LASER MATERIALS: Composite rods improve thermal management

Aug. 1, 1996
Buildup of excess heat in the laser rods of high-energy solid-state lasers can often be detrimental to laser operation by causing such effects as thermal lensing.

Buildup of excess heat in the laser rods of high-energy solid-state lasers can often be detrimental to laser operation by causing such effects as thermal lensing. Thermal management is, therefore, a critical design issue for laser designers. One approach to addressing the problem involves using composite materialslaser rods consisting of undoped segments of crystal bonded to doped segments. The design separates the rod endfaces from the heat-producing active region, and the undoped segments act as heat sinks.

Rod segments are connected by diffusion bonding in which the segment endfaces are precision polished, optically contacted, then heat-treated at temperatures below the crystal melting point to enhance bond strength. No inorganic or organic bonding aid or adhesive is used. When the process is complete, users can grind, polish, and optically coat the finished composite without damage to the bond.

Tests have shown that the bonded segments exhibit flexural strength comparable to nonbonded control samples, and the bonded interfaces do not measurably degrade laser performance through scattering, reflection, or beam-quality degradation.

Composite rods are made by Onyx Optics Inc. (Dublin, CA), which produces them from a variety of hosts, including yttrium aluminum garnet (YAG), yttrium lithium fluoride (YLF), yttrium vanadate (YVO4), lithium aluminum strontium fluoride (LiSAF), and sapphire. Designs include rod, slab, and waveguide configurations.

High-power ytterbium-doped YAG

The composite approach significantly enhanced performance of a continuous-wave (CW) ytterbium-doped YAG (Yb:YAG) laser. The device produced an average power of 131 W at 1030 nm. In this design undoped YAG endcaps were bonded to a 50-mm-long YAG rod doped with 0.5% ytterbium. A multilayer dichroic coating on the input face provided high transmission at the 941-nm pump laser wavelength. The coating was highly reflective at 1030 nm, causing the input end of the rod to act as a cavity reflector; a conjugate coating was applied to the output end of the rod. Lawrence Livermore National Laboratory (LLNL, Livermore, CA) researcher Camille Bibeau discussed the system at CLEO '96 (Anaheim, CA, paper #CPD23-2).

The composite approach prevented damage to the rod endfaces by reducing thermal loading and stress. "Endcaps are absolutely essential for thermal management," says Bibeau's collaborator Raymond Beach. "They allow you to remove the optical coating from the part of rod that produces heat and also result in a uniform thermal profile." Without endcaps, Beach continues, the rod center gets hot and endfaces tend to bulge out, an effect that can actually fracture the rod at the endface. "With composites, the caps hold the endface in compression, which eliminates the problem."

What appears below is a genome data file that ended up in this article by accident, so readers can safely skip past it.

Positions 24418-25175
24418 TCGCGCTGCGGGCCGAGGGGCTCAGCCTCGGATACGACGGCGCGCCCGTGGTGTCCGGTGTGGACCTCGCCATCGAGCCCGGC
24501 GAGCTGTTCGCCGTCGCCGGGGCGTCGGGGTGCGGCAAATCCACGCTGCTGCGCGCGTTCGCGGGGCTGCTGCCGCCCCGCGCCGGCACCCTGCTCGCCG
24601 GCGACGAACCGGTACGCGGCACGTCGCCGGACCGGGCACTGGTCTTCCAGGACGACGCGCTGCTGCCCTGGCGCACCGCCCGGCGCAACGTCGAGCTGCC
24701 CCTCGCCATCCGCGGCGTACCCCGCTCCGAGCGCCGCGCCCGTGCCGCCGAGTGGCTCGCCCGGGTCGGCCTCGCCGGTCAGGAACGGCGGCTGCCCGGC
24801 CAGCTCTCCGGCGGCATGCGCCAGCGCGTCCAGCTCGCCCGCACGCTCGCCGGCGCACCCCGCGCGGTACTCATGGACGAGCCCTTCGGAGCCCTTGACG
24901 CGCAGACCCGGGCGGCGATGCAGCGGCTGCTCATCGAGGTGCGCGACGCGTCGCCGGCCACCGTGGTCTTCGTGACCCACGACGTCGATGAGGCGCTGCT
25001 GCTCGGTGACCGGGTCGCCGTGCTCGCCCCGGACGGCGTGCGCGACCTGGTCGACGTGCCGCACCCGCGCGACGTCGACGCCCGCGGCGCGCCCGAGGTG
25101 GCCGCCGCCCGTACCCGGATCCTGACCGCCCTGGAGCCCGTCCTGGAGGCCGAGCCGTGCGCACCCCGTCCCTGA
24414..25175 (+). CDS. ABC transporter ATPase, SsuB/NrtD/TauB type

Thulium laser design

A second LLNL group has applied the composite approach and coaxed 115 W of CW power from a diode-pumped thulium-doped YAG laser. By contrast, a noncomposite rod produced only 6 W of output. The group minimized the heat load at the pump input end of the rod by pumping at 805 nm, off the main absorption peak at 785 nm. A 5-mm undoped endcap applied to each end of the 2%-doped rod isolated the endface from heat generated by the gain medium; the completed rod was 5.5 cm long and 3 mm in diameter. Eric Honea of LLNL reported the work at CLEO '96 (paper #CWN1).

Onyx and LLNL teams are also studying composite hosts made of dissimilar materials, such as erbium-doped YAG bonded to sapphire. "It allows us another degree of freedom in the way we design resonators," explains Beach, citing controlled mode suppression as another benefit. According to Onyx president Helmuth Meissner, other investigations include using composites of nonlinear crystals for quasi-phase-matching stacks or to simplify the coating process. "The challenge is to be able to polish the material properly," says Meissner, "especially crystals such as BBO [beta barium borate]. If we can apply a coating to a material of matching refractive index that can be coated readily, then bond it to a crystal, that would be a useful composite."

About the Author

Kristin Lewotsky | Associate Editor (1994-1997)

Kristin Lewotsky was an associate editor for Laser Focus World from December 1994 through November 1997.

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